Agnus Dei. C14th stained glass, The Old Library, Merton College, Oxford.
"The next day John again was standing with two of his disciples, and as he watched Jesus walk by, he exclaimed, 'Look, here is the Lamb of God!' " (John 1.35-36).
Samuel Barber, Agnus Dei, op. 11, 1967. Vlaams Radio Choir, dir. Marcus Creed, Brussels, 2015.
Given that lambs
are infant sheep,
that sheep are afraid and foolish, and lack
the means of self-protection, having
neither rage nor claws,
venom nor cunning,
is this 'Lamb of God'?
This pretty creature, vigorous
to nuzzle at milky dugs,
leaper in air for delight of being, who finds in astonishment
four legs to land on, the grass
all it knows of the world?
With whom we would like to play,
whom we'd lead with ribbons, but may not bring
into our houses because
it would spoil the floor with its droppings?
What terror lies concealed
in strangest words, O lamb
of God that taketh away
the Sins of the World: an innocence
smelling of ignorance,
born in bloody snowdrifts,
licked by forebearing
dogs more intelligent than its entire flock put together?
encompassing all things, is
has been tossed away,
reduced to a wisp of damp wool?
frightened, bored, wanting
only to sleep 'til catastrophe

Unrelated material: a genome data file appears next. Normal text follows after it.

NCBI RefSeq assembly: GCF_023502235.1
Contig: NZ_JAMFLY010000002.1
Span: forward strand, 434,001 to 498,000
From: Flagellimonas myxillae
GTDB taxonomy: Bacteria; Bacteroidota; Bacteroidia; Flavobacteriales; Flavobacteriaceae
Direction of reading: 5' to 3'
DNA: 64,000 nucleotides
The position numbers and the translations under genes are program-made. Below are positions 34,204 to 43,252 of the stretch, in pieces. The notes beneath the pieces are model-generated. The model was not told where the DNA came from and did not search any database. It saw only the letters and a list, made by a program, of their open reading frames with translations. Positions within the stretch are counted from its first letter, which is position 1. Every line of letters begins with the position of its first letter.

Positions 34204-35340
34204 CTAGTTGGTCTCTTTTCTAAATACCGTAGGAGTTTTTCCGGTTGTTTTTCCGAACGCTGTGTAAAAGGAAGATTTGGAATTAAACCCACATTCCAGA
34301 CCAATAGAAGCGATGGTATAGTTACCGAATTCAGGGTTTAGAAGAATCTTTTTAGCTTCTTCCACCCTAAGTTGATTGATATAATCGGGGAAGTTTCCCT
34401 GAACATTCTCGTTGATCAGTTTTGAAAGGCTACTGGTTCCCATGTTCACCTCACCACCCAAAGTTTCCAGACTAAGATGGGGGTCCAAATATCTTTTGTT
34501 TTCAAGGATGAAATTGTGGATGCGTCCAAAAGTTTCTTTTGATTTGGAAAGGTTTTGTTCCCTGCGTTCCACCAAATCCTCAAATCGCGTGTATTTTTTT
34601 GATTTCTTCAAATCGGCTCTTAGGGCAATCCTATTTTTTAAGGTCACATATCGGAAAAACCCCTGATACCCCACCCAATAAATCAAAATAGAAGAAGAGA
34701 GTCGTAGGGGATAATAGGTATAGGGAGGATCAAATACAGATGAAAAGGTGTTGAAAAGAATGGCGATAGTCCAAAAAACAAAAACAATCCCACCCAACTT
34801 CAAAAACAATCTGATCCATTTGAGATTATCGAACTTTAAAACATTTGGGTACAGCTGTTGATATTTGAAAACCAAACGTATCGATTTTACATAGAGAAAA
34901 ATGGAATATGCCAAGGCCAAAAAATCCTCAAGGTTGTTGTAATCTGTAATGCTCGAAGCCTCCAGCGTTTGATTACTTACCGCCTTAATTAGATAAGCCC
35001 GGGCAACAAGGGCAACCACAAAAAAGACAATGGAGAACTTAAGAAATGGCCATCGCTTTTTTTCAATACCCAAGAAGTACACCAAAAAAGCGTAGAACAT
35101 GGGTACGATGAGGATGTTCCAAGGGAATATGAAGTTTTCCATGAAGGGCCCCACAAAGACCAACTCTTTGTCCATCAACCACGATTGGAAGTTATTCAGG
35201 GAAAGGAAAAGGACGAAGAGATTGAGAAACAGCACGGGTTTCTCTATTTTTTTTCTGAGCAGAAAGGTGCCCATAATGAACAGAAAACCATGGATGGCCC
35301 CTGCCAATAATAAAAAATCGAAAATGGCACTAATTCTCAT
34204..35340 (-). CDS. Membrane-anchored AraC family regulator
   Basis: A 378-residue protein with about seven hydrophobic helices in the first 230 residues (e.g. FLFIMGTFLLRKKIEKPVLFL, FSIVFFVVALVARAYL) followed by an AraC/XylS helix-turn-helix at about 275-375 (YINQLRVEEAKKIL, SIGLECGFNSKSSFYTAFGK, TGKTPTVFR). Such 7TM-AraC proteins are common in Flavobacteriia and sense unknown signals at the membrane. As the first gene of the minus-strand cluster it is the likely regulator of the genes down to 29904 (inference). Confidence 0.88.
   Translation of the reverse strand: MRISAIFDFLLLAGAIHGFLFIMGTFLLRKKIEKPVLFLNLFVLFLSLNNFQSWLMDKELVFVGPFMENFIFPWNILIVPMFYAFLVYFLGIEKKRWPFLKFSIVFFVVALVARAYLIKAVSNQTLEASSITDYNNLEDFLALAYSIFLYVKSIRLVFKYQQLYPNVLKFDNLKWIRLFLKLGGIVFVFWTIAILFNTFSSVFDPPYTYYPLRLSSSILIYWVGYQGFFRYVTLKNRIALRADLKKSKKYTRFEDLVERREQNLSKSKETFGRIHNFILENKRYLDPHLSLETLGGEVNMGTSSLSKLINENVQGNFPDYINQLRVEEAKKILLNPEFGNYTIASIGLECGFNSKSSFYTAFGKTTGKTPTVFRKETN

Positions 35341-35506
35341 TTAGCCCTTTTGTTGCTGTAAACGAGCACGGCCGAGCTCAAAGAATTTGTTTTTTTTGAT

has raged, clashed, seethed and gone by without us,
to awaken in quietude without remembrance of agony,
we who in shamefaced private hope
had looked to be plucked from fire and given
a bliss we deserved for having imagined it,
is it implied that we
must protect this perversely weak
animal, whose muzzle’s nudgings
suppose there is milk to be found in us?
Must hold in our icy hearts
a shivering God?
So be it.
Come, rag of pungent
if something human still
can shield you,
of remote light.
You are our eternal salvation,
the unfailing light of the world.
you are truly our redemption.
Grieving that the human race was perishing
through the tempter's power,
without leaving the heights
you came to the depths in your loving kindness.
Readily taking our humanity by Your gracious will,
you saved all earthly creatures, long since lost,
restoring joy to the world.
Redeem our souls and bodies, O Christ,
and so possess us as your shining dwellings.
By your first coming, make us righteous;
at your second coming, set us free:
so that, when the world is filled with light
and you judge all things,
we may be clad in spotless robes
and follow in your steps, O King,
into the heavenly hall.
—Unknown Author, 10th century.
May the Lord, who has called out of darkness into his marvellous light, bless us and fill us with peace. Amen.